Theresa May’s plan to renegotiate Brexit terms with the EU has failed to stem the concerns of business groups, which still fear the prospect of no deal.
Followng a series of parliamentary votes last night, the prime minister intends to reopen talks with Brussels about the controversial Irish border ‘backstop’, but European politicians have poured cold water on the idea.
While MPs backed an amendment taking a no-deal Brexit off the table, that vote is not binding.
Leaders of business groups were unimpressed with developments.
CBI director general Carolyn Fairbairn said: “This is another deeply frustrating day for British business. The never-ending parliamentary process limps on, while the economic impact of no-deal planning accelerates.
“The Brady amendment [on backstop renegotiation] feels like a throw of the dice. It won’t be worth the paper it is written on if it cannot be negotiated with the EU. Any renegotiation must happen quickly – succeed or fail fast.
“Firms will welcome confirmation that a majority of MPs oppose a no-deal outcome. But rejecting a no deal doesn’t get a deal. Until MPs can agree a solution, delay will do nothing to lift the threat of an economic cliff edge that is draining money from the UK.”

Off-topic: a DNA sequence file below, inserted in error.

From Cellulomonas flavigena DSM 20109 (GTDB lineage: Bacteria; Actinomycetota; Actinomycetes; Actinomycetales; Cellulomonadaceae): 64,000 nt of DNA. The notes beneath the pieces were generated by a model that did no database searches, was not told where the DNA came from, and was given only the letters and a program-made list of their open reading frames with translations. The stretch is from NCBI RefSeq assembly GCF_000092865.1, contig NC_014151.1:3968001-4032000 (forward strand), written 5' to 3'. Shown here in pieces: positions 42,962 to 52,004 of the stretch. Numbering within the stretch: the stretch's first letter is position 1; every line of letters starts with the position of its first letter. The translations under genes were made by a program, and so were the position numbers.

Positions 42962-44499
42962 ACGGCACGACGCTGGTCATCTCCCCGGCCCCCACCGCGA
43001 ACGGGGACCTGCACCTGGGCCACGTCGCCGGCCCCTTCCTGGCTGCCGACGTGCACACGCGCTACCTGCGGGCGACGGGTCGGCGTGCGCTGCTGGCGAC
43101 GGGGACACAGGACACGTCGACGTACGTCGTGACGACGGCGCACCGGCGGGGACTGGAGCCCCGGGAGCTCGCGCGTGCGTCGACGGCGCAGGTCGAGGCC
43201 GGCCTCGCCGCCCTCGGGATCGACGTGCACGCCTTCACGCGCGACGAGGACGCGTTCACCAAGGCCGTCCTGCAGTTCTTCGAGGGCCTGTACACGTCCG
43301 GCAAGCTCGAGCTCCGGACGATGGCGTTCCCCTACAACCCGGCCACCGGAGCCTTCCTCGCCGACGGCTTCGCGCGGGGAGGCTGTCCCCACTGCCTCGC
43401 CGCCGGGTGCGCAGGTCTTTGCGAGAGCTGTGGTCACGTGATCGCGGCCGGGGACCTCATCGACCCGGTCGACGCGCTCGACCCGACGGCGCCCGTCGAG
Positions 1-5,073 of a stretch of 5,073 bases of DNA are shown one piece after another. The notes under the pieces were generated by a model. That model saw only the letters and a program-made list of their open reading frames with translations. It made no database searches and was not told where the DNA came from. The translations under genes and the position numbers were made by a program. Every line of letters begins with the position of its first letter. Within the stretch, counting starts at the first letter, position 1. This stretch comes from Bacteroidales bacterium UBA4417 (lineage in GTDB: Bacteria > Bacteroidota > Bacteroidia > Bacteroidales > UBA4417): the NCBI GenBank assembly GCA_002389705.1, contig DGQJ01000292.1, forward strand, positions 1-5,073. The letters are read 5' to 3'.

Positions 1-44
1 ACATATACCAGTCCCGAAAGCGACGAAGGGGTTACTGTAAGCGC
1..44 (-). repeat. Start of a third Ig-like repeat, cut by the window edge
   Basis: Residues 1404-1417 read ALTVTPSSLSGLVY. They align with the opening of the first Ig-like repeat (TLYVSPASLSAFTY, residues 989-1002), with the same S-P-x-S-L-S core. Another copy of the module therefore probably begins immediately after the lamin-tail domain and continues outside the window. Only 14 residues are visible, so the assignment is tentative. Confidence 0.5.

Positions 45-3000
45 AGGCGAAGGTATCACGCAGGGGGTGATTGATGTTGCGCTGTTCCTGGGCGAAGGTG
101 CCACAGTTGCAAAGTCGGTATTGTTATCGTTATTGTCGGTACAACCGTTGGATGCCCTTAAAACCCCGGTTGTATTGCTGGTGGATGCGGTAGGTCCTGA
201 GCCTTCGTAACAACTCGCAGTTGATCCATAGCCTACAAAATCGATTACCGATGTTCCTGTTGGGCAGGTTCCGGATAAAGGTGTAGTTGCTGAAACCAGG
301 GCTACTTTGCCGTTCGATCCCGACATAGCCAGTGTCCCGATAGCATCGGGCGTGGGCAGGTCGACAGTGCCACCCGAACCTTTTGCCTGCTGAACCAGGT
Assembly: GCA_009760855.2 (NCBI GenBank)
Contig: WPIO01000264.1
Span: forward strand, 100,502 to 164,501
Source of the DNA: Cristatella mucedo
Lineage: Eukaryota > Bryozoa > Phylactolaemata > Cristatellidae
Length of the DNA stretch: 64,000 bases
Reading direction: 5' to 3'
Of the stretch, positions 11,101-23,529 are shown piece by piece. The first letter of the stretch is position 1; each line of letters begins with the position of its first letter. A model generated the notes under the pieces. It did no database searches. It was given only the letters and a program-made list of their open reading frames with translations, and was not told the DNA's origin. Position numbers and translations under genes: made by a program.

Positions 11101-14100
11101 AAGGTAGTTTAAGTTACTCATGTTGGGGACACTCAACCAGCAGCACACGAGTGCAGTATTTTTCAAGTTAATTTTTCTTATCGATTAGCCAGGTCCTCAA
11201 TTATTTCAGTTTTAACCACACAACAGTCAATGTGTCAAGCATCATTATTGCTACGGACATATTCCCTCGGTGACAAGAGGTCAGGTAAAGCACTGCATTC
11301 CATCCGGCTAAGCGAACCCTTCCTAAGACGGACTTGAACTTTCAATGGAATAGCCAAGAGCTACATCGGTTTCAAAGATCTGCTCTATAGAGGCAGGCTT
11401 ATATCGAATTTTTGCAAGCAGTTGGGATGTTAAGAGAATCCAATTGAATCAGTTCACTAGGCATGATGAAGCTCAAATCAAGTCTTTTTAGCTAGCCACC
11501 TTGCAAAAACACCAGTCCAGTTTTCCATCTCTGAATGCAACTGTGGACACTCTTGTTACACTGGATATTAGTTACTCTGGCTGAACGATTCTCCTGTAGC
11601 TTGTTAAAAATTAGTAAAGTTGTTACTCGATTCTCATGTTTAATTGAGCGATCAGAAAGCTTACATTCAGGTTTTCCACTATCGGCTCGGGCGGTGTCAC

Food and Drink Federation chief executive Ian Wright said: “We welcome the House of Commons’ rejection of a no-deal Brexit. Now their good intentions must be turned into concrete actions.
”Until that time, the Government – and food and drink manufacturers – will continue spending hundreds of millions of pounds preparing for a disorderly EU exit.”
Earlier this week, food retail bosses warned that a no-deal Brexit would result in empty shelves and higher prices, empty shelves and threaten food security.
In a letter coordinated by the BRC, businesses including Marks & Spencer, Waitrose, Sainsbury’s, Asda, Lidl, KFC and McDonalds warned of the dangers posed to the food supply chain.